§10.05    Investigate, then educate
§10.06    Educating employees
§10.07    Avoiding unfair labor practices
§10.08    Legal action against union misconduct
§10.09    Strike preparation and response
§10.10    External counter-organizing resources
§10.11    When the dust settles…

Chapter 11
Communicating Your Message
§11.01    Introduction
§11.02    Employer's right to free speech
§11.03    Internal communication strategies
§11.04    The arsenal of communication techniques
§11.05    External communications

Chapter 12
Managing Pro-Union Communication
§12.01    Introduction
§12.02    Implementing valid work rules
§12.03    A lawful no-solicitation rule
§12.04    Solicitation in working areas
§12.05    Distribution of literature
§12.06    Organizing by off-duty employees
§12.07    Other union-related activity

Chapter 13
The Board-Conducted Election
§13.01    Introduction
§13.02    Processing the representation petition
§13.03    Bargaining unit determination
§13.04    Election agreements
§13.05    Employer obligations after directions of election
§13.06    Voter eligibility
§13.07    Mail ballot elections
§13.08    The on-site election
§13.09    Policing the polls
§13.10    Counting the ballots
§13.11    Two-union contests and run-off elections
§13.12    Illustrations 1–2

Chapter 14
Post-Election Proceedings
§14.01    Voter challenges
§14.02    Election objections
§14.03    Procedure for filing objections
§14.04    Board review
§14.05    Decertification petitions
§14.06    The employer's campaign
§14.07    If the union wins
§14.08    Illustration 1

1    Union Membership (Annual) News Release, Jan. 22, 2020, Bureau of Labor Statistics, U.S. Department of Labor
2    Report of the Acting General Counsel Concerning Social Media Cases, Aug. 18, 2011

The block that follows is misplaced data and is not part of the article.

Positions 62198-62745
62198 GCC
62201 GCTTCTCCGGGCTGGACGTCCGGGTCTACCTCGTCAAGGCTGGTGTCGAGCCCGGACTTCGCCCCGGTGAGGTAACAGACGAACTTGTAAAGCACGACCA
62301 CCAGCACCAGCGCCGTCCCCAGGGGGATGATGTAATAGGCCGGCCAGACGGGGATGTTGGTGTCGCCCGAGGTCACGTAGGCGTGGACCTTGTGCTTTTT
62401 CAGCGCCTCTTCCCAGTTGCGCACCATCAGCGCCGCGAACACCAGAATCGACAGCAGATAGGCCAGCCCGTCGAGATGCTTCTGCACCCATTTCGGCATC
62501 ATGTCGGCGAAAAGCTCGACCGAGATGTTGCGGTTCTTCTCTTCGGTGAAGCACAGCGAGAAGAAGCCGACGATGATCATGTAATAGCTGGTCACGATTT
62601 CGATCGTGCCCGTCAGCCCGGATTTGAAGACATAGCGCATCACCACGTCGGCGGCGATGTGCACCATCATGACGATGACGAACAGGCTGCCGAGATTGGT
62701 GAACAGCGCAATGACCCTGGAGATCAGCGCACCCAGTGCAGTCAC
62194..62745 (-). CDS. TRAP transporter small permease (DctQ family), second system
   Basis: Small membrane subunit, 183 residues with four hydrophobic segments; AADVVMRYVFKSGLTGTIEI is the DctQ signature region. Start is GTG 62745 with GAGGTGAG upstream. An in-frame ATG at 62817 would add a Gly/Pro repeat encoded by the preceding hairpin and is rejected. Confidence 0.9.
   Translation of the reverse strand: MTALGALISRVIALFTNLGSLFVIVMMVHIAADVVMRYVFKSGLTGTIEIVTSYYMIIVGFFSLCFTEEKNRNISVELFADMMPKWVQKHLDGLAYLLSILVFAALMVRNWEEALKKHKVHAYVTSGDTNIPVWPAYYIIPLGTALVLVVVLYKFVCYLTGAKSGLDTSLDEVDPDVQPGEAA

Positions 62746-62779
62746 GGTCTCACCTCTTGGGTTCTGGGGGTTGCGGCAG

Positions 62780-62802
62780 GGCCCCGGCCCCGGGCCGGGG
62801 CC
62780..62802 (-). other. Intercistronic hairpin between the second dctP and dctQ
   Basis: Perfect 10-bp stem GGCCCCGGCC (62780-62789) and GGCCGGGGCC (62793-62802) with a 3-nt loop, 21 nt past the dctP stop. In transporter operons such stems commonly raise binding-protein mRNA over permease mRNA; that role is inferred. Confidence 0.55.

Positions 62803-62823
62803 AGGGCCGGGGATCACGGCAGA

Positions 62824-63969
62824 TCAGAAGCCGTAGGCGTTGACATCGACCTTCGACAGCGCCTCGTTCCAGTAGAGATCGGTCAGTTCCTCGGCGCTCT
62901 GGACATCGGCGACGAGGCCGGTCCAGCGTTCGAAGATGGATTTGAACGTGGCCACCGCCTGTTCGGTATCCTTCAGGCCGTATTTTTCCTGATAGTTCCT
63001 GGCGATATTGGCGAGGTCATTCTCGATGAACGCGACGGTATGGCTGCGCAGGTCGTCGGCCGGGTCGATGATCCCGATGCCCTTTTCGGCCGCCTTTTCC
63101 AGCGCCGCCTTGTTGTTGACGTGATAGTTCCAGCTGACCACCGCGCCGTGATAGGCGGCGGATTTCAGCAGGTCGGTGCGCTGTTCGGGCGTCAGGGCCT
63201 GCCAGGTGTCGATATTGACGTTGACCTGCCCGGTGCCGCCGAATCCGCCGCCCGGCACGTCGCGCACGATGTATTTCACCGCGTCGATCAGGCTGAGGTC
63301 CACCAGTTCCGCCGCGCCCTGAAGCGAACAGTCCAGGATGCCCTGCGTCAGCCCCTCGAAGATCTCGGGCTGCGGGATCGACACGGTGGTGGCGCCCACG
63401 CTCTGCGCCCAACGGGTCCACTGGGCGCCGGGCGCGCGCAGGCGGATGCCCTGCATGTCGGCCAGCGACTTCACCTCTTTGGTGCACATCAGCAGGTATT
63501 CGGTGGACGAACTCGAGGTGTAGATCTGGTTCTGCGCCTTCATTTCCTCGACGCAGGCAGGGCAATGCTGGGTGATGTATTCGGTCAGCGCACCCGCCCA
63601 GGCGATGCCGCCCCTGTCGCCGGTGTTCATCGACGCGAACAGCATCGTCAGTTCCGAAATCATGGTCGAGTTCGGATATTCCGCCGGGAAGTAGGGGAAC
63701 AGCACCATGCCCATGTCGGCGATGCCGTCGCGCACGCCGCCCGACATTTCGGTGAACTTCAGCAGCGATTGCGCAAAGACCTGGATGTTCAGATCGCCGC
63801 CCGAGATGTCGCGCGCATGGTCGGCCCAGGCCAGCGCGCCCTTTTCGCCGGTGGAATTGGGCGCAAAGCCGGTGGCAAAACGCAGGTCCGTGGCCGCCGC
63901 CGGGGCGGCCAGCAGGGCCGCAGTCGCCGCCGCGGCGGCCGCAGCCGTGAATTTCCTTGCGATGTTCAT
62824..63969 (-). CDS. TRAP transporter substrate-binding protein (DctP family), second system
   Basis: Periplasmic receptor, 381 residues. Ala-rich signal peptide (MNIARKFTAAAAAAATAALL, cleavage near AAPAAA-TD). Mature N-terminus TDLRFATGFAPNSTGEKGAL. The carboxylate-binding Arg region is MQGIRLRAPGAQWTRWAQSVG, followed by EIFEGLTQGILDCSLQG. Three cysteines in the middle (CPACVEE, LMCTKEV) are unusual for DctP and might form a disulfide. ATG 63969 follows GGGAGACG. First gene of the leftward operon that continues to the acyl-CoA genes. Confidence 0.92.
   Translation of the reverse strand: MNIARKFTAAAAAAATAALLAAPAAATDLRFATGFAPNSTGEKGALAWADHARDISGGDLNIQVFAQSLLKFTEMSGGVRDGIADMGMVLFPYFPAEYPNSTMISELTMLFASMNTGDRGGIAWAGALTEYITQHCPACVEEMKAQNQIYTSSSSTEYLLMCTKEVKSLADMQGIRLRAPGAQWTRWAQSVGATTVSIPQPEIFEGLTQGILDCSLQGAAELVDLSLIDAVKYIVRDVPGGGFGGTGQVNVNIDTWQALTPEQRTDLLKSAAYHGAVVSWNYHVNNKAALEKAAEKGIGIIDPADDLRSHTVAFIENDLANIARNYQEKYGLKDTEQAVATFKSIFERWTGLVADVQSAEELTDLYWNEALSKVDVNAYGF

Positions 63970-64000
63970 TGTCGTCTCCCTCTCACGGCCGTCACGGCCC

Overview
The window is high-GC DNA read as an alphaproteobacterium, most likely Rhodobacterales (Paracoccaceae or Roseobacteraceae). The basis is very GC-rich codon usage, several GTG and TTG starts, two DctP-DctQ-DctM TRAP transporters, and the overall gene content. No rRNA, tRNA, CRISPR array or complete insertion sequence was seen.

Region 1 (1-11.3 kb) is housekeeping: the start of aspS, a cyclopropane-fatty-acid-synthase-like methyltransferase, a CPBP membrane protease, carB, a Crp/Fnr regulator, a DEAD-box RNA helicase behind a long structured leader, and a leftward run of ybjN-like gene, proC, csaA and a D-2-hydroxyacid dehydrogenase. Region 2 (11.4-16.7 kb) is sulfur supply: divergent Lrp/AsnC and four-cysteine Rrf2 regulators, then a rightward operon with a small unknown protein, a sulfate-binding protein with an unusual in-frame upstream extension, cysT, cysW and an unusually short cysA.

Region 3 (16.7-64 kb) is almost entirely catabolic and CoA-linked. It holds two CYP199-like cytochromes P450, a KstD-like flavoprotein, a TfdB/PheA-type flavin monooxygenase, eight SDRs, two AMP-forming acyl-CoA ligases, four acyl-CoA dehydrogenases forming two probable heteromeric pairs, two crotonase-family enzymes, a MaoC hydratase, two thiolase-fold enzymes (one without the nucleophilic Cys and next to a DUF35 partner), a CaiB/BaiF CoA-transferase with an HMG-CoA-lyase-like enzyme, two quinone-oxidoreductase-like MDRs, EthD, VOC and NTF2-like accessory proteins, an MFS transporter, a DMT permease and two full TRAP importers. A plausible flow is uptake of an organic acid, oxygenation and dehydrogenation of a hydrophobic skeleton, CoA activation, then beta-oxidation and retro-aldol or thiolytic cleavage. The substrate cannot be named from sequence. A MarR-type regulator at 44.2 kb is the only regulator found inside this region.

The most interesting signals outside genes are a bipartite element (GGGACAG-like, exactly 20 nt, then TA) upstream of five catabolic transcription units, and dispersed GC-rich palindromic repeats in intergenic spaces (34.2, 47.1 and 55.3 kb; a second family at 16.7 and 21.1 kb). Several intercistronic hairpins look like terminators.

3    Report of the Acting General Counsel Concerning Social Media Cases, Jan. 24, 2012
4    Report of the Acting General Counsel Concerning Social Media Cases, May 30, 2012
5    General Counsel's “Guidance on Handbook Rules Post-Boeing,” June 6, 2018
6    2015 Representation Case Procedures (Effective April 14, 2015. Superseded in part by 2020 Amendment as adjusted by Federal Court order)

About The Experts

The 2021 Edition brings the practitioner up to date on the latest developments, including the following.

  • The ongoing developments involving changes to the regulatory framework governing union representation proceedings. After the United States District Court for the District of Columbia issued an injunction against some, but not all, of the regulatory changes announced by the National Labor Relations Board (NLRB) related to new representation case rules, the NLRB has continued to challenge that ruling and the status of the changes remains in flux. Those rules attempted to substantially roll back the NLRB's 2015 “ambush election” rules. The status of the election rules remains in flux, and is likely to be in flux for some time to come, depending on the litigation proceedings.
  • The many issues that have arisen as a result of the COVID-19 pandemic and the consequent economic disruption.
  • Prospects for labor law reform following the 2020 Presidential election and the change in administrations.
  • The potential rise of “minority unions” as an alternate model of organizing.
  • New regulations concerning notice to employees of their rights upon voluntary recognition of a union and the consequences of failing to provide such notice.
  • New case examples of the consequences of committing unfair labor practices (see Chapters 11, 12, and 13).
  • The continued impact of the NLRB's 2017 standard for evaluating whether work rules run afoul of the National Labor Relations Act (see Chapter 12).
  • The NLRB's new method of evaluating whether two or more bargaining units have merged into a single bargaining unit (see Chapter 13).